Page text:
WASHINGTON? The July 26 test stand accident that killed three Scaled Composites employeeson a propulsion system for Virgin Galactic?s SpaceShipTwo is expected to be nomore than a temporary setback for the emerging personal space flight industry.
The FederalAviation Administration (FAA) office in charge of licensing private spaceflight operators, including New Mexico-based Virgin Galactic, is treating the test standmishap as an industrial accident, leaving the ongoing investigation toScaled Composites and California?s workplace safety authorities. Patricia GraceSmith, the FAA?s associate administrator for commercial space transportationtold Space News July 31 in a statement that the director of the MojaveAir and Spaceport where the incident occurred and the California [OccupationalSafety and Health Administration] officials called in to investigate ?indicatethis was an industrial accident, a fuel-flow test gone terribly wrong.? Theincident did not involve any activities regulated by the FAA, according toSmith.
?It was nota launch accident. It was not a flight accident. It was not directly related tovehicle performance or passenger involvement,? she said.
The FAA isexpected to closely follow the accident investigations being conducted byCalifornia OSHA and Scaled Composites. Sources familiar with the FAA?sprocesses said the regulatory agency likely would factor the investigationfindings into future license or permit applications relating to SpaceShipTwo,which is being built to carrysix paying passengers into suborbital space.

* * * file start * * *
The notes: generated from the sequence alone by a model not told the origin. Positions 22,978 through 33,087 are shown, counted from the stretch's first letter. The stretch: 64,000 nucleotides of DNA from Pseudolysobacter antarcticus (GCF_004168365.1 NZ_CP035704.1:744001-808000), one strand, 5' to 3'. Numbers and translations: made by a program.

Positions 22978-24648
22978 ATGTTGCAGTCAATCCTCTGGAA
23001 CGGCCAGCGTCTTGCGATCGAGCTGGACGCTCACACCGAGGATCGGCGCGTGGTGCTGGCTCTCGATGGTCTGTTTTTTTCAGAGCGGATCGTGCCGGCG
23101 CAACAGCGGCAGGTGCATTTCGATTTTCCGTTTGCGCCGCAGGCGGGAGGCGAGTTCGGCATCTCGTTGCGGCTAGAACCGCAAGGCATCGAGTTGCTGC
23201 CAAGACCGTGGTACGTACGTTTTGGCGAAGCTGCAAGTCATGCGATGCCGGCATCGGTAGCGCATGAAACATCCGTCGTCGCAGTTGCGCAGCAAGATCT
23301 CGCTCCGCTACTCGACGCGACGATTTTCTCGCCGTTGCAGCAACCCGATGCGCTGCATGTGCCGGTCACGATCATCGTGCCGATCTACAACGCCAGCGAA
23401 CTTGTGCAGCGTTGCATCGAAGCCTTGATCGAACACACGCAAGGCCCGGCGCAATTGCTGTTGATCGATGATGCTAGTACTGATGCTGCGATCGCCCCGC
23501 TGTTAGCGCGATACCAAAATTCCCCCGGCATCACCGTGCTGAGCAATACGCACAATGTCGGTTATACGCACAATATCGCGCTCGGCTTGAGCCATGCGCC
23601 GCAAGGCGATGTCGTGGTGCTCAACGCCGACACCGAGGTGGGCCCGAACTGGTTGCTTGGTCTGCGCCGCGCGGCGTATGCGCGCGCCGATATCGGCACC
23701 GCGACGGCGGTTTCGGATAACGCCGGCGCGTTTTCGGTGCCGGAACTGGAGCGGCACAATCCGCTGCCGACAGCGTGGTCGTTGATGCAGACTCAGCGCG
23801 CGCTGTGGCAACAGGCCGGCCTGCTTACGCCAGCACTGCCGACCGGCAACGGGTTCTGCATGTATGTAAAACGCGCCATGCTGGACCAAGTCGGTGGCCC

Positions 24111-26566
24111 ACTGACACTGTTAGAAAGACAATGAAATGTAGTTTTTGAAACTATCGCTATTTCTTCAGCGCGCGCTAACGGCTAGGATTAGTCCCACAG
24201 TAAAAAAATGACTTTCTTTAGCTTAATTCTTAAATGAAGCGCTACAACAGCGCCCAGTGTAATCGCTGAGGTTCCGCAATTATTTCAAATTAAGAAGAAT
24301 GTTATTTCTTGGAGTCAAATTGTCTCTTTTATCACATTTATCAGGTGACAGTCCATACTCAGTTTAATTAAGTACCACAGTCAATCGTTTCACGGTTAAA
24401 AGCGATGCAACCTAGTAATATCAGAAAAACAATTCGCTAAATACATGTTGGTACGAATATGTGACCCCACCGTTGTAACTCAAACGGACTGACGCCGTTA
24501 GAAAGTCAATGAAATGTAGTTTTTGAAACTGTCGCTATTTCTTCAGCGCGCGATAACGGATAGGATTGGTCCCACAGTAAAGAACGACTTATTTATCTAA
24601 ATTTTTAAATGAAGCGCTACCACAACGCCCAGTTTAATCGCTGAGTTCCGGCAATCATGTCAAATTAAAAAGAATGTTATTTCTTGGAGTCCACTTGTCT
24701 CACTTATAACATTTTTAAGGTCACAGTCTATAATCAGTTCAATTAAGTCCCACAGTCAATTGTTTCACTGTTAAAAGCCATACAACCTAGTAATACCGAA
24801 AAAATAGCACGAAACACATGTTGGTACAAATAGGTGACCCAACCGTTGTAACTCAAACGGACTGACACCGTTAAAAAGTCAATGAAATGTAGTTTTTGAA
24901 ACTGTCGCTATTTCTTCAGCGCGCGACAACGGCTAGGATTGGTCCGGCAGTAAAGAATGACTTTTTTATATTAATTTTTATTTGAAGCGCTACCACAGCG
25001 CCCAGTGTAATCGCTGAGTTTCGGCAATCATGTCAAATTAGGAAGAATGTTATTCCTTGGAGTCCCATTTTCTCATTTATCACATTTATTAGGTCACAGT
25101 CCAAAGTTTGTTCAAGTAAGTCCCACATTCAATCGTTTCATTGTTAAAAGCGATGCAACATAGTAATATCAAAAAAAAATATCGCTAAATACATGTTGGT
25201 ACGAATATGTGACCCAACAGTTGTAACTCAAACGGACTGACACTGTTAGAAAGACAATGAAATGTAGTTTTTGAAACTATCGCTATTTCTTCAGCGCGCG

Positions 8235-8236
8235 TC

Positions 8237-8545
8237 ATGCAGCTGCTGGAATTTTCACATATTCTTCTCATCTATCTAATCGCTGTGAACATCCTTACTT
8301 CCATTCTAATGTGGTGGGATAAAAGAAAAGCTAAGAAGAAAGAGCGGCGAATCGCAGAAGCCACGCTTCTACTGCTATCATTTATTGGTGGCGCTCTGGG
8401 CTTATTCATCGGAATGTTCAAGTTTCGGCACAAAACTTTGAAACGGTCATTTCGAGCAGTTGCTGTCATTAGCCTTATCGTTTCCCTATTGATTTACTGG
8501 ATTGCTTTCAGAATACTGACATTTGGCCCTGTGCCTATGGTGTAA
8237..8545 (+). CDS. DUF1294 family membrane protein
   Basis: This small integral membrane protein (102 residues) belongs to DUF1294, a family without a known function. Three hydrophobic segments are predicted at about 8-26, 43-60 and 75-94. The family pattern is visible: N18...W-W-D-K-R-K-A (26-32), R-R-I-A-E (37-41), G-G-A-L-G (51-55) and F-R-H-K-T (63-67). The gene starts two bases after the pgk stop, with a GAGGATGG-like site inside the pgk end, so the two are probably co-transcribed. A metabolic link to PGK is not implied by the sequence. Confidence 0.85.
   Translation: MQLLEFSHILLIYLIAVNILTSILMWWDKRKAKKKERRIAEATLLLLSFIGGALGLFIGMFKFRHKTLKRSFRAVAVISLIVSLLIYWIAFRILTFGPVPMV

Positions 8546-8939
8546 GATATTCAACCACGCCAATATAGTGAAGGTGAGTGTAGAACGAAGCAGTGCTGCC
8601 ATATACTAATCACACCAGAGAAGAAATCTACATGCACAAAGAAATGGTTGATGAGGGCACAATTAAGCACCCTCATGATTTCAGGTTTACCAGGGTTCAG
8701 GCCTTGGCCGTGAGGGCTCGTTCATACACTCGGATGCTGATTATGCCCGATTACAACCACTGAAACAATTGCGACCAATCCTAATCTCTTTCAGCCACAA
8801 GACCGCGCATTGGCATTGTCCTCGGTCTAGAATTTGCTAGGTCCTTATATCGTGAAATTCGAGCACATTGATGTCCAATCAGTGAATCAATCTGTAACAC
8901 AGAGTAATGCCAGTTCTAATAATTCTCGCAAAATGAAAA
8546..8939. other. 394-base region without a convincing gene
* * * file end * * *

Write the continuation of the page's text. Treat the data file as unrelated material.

?The FAAdoes take accidents during development into consideration when it conducts itsmaximum probable loss analysis,? said a lawyer who follows commercial spacetransportation law. ?So this will come back to some degree to Scaled Compositeswhen they decide to go out and actually get a license.? For now, Smith?smessage was one of support, both for the Scaled Composites and the pursuit ofpersonal spaceflight.
?First andforemost the Mojave accident was a crushing day for the families of those lostand injured. It was a painful and unforgettable day for Scaled Composites,?Smith said in her statement before concluding, ?The dream of private humanspaceflight is in motion and I expect it to keep moving forward.?
ScaledComposites officials, in keeping with their general secrecy about most mattersinvolving SpaceshipTwo, have provided little detail about what hardware was onthe test stand when the accident involving a cold-flow test went wrong, killingTodd Ivens, 33, Eric Blackwell, 38, and Glen May, 45 and seriously injuringthree of their co-workers.
During aJuly 27 press conference at Mojave airport, Scaled Composites Chief ExecutiveBurt Rutan told reporters, ?We were doing a test we believe was safe. We don?tknow why it exploded. We just don?t know.?
Severalindustry sources said the test activity taking place July 26 involved acomposite tank designed for SpaceShipTwo. Like the reusable SpaceShipOne, whichflew twice in two weeks to win the $10million Ansari X Prize in 2004, SpaceShipTwo is being designed to rely on ahybrid rocket engine that uses nitrous oxide as an oxidizer and a rubber-basedfuel.
Doug Shane,Scaled Composites vice president for business development and director offlight operations, would not say whether the nitrous oxide tank destroyed inthe accident was flight hardware.
?The caseremains under investigation and we are following the lead of stateinvestigators,? he wrote Aug. 1 in an e-mail. ?Our focus this week has been onthe families and friends as we continue to mourn this tragic event. We hope tolearn all of the answers that can avert the potential of something like thishappening in the future.?